Royal Mail has reversed its decision not to hold a consultation with clients on the new Delivered by Royal Mail stamp, which was due to be launched in mid-September and is now expected to be delayed until 2012.
The controversial stamp, which was announced last week after eight months of internal consultation, attracted widespread criticism from the direct mail sector due to the lack of consultation with clients and the short timescale for introduction.
Several mailing houses, as well as the DMA and downstream access (DSA) providers, pointed out that this would have left clients with months of pre-printed envelope stock and catalogues that would be defaced by the mark, the proposed positioning of which clashes with the location of many firms' own advertising messages.
The welcome development marks a complete U-turn from Royal Mail's stance last week, when a spokesman for the postal operator told PrintWeek: "We have informed the regulator and are now notifying customers of our decision to print the mark on letters. Current regulation does not require us to consult on this."
Commenting on the about face, a Royal Mail spokesman said: "We are listening to the comments of the direct mail industry. As a result of this feedback, we have decided to take additional time to consider our plans for the introduction of the Royal Mail mark.
"We continue to listen to our customers and the industry. We will continue to discuss our plans and the timescales with customers to help give adequate time to use up existing stationery and, if necessary, make changes to the design of their envelopes."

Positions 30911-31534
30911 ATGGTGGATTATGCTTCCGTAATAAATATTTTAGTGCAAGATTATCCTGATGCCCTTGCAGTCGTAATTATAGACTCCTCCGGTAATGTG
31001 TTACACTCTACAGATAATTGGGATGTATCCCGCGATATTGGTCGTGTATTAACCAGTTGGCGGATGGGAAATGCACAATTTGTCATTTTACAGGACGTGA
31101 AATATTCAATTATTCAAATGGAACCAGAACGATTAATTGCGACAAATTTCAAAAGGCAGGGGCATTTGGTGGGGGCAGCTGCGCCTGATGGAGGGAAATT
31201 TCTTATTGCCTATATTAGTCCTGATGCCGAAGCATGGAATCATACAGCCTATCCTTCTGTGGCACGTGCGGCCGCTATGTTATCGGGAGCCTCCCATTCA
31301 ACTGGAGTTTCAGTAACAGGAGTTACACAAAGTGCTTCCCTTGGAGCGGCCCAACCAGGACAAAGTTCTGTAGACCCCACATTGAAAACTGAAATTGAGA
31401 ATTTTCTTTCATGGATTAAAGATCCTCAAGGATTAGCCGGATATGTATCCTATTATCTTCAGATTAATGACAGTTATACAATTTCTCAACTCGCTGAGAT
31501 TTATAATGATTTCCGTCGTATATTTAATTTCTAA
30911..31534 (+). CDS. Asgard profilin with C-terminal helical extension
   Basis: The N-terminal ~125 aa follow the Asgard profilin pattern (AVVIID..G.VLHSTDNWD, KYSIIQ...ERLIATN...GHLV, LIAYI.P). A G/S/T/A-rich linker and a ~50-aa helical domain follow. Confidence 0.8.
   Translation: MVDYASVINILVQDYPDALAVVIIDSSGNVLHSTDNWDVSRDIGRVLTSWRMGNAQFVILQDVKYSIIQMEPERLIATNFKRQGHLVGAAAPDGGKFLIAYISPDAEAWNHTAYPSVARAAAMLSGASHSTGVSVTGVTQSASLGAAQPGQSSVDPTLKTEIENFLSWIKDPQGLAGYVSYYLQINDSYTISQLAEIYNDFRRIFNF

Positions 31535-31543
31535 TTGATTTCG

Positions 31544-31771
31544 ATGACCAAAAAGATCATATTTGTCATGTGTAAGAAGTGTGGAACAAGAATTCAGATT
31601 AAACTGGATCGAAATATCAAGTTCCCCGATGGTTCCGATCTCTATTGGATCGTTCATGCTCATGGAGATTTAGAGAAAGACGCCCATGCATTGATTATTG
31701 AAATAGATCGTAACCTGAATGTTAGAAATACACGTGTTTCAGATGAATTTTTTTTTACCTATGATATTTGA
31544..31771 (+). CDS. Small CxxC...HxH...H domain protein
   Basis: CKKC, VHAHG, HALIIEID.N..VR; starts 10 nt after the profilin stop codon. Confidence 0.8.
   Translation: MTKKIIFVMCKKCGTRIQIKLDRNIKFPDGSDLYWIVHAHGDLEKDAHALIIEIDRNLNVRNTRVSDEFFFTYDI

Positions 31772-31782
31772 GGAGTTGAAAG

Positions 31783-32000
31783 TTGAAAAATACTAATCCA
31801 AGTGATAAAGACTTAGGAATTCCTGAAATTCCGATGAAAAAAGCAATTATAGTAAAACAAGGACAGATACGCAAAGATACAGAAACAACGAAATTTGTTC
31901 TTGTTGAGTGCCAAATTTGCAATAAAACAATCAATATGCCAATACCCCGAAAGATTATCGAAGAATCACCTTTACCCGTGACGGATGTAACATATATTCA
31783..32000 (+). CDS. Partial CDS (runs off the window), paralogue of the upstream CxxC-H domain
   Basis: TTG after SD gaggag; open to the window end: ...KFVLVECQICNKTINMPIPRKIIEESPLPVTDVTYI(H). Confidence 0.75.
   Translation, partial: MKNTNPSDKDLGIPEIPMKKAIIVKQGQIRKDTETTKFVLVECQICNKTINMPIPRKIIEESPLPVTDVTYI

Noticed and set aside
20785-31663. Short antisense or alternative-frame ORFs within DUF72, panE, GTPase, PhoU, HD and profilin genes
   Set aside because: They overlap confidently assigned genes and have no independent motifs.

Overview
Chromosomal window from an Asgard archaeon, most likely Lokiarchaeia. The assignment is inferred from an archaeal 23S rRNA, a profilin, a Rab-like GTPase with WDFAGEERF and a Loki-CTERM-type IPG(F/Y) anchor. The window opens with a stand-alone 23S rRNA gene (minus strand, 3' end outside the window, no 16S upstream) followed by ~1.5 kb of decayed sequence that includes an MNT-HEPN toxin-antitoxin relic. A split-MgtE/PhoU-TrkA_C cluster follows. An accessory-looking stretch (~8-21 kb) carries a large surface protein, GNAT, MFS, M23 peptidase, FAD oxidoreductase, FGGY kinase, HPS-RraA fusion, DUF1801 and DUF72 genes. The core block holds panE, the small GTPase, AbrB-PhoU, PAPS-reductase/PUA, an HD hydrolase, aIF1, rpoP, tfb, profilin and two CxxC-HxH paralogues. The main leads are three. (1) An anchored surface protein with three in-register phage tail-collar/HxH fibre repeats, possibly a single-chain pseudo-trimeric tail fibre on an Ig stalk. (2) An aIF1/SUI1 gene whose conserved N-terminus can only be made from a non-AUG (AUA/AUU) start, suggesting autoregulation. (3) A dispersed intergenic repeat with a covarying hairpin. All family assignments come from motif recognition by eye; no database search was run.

The DMA, which led the protests against last week's announcement, welcomed Royal Mail's rethink. Alex Walsh, head of postal and environmental affairs at the DMA said: "We're delighted that our actions have resulted in extending the period of time Royal Mail says it will take before implementing its plans.
"It gives us more breathing space to continue the fight to establish the principle that Royal Mail shouldn't add anything to their customers' mail that isn't strictly required for operational reasons.
"We have no problem with the concept providing it’s only done with the full agreement of their customers. We’re pleased that our actions have had a positive effect and that Royal Mail has responded to industry concerns."